I share the Deputy's view regarding the notion of a just, fair or ethical transition. Our report is very explicit on that in the framing chapter and in the last chapter on the sustainable development pathways. It means for each choice paying specific attention to those who are most exposed and vulnerable to climate change or to the policy response options and considering their interests upfront. It is reversing the power structure in a way to make sure that the policy decisions protect the most vulnerable people. That is really a key ingredient. There are many lessons learnt from many other changes such that if transitions are not designed to be just and fair then their implementation will fail because of the public perception of not being involved in the decision-making or being disproportionately affected by the decisions, especially for the poorest.


Does the Deputy have other questions?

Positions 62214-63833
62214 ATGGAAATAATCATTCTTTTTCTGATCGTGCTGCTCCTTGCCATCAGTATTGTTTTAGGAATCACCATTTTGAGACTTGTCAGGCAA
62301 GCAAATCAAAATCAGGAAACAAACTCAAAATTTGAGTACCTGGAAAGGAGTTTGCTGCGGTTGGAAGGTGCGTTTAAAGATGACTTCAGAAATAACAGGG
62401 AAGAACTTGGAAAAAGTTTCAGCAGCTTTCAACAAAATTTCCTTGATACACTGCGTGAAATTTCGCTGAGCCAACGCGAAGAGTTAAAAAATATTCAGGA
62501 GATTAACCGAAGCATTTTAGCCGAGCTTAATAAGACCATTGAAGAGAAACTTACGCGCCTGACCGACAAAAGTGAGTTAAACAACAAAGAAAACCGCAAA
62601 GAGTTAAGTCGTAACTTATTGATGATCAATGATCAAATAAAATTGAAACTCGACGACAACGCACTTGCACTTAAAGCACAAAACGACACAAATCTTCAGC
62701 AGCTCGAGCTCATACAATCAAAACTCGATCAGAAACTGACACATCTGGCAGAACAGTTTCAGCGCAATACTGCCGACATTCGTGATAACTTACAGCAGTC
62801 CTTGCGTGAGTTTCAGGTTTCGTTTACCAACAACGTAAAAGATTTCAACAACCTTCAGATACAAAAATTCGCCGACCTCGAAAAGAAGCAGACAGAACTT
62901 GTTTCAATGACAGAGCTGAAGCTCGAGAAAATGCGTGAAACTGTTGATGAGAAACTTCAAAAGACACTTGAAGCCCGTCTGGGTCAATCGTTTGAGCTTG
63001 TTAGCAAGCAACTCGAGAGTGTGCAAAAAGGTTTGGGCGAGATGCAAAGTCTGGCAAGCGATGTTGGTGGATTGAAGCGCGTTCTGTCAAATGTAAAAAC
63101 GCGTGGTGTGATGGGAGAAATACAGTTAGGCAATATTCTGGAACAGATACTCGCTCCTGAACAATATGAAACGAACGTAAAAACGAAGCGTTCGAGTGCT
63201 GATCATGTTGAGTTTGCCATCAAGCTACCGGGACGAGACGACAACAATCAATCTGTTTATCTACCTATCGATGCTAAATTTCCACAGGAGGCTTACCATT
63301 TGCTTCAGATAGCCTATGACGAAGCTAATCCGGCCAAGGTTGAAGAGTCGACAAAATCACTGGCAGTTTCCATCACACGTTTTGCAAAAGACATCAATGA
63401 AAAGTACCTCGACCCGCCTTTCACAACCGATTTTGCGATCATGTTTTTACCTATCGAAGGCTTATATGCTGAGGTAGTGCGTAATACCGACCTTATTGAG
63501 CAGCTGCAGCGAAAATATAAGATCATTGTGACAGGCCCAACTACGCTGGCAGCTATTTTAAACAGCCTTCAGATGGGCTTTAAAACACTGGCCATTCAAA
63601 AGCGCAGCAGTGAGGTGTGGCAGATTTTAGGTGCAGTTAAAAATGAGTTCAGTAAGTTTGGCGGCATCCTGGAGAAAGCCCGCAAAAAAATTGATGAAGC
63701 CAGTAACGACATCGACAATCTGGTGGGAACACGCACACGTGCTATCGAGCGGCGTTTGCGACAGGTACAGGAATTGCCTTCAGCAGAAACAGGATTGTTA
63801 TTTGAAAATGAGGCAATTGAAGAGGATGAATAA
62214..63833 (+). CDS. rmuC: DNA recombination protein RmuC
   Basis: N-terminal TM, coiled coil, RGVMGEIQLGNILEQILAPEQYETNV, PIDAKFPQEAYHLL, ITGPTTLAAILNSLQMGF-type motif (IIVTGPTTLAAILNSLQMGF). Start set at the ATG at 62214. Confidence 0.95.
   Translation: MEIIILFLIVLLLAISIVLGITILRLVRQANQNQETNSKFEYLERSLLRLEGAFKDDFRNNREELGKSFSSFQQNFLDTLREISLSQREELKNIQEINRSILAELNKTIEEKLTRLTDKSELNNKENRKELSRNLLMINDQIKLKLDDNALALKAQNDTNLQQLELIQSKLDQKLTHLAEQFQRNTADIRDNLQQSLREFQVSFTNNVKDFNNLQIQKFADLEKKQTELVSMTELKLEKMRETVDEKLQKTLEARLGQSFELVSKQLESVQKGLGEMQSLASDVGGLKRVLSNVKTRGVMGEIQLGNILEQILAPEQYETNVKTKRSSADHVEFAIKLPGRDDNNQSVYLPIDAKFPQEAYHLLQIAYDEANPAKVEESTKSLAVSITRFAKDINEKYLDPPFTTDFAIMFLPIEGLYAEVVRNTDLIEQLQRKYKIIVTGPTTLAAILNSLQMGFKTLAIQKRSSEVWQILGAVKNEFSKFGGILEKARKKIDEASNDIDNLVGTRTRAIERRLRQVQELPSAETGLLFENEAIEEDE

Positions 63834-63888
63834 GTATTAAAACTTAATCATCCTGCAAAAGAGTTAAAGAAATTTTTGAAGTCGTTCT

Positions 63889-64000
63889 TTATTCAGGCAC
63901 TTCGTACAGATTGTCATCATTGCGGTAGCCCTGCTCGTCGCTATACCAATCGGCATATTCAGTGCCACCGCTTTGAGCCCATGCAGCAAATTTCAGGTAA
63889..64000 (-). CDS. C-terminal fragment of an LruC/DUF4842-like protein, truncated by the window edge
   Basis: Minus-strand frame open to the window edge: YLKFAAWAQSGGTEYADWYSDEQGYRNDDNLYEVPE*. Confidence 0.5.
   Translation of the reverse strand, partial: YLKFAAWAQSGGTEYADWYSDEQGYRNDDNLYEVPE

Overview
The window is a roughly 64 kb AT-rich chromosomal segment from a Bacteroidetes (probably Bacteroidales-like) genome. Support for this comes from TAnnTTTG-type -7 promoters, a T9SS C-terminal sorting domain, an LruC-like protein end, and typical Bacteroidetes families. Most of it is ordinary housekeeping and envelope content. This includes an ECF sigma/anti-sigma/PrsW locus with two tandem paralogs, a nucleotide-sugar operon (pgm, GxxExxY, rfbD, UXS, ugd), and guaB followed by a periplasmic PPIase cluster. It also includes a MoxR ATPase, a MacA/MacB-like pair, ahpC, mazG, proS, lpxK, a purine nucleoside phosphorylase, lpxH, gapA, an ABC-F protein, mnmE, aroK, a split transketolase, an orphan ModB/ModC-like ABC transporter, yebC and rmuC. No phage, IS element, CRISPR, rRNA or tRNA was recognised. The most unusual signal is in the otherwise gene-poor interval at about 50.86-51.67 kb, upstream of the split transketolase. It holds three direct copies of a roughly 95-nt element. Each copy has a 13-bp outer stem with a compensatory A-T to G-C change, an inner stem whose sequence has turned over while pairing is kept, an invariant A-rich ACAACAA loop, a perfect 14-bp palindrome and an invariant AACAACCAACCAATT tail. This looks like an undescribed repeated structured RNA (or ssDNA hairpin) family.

I have at least two for Professor Seneviratne, or at least one big one. I will try not to go on about it for too long. She refers to "human-induced global warming" a great deal in her submission. She repeats that phrase all the time. I want to ask her a direct question that will help us a lot as parliamentarians. I brought forward a Bill - I hope it will go through Parliament - to end the issuing of licences for offshore fossil fuels exploration. It has met great opposition from the oil industry and vested interests. Ireland does not have oil tycoons in the same way as Iraq or Saudi Arabia, because we do not have big oilfields. However, the head of Providence Resources, Tony O'Reilly Jnr., recently levelled the accusation that the Bill is short-sighted in nature and makes no sense. He said it would force Ireland to turn its back on its own hydrocarbon potential. Earlier, I noted feeds on Twitter concerning a website for business people - - which states that Ireland's great opportunity is now closer than ever as new drilling comes into view.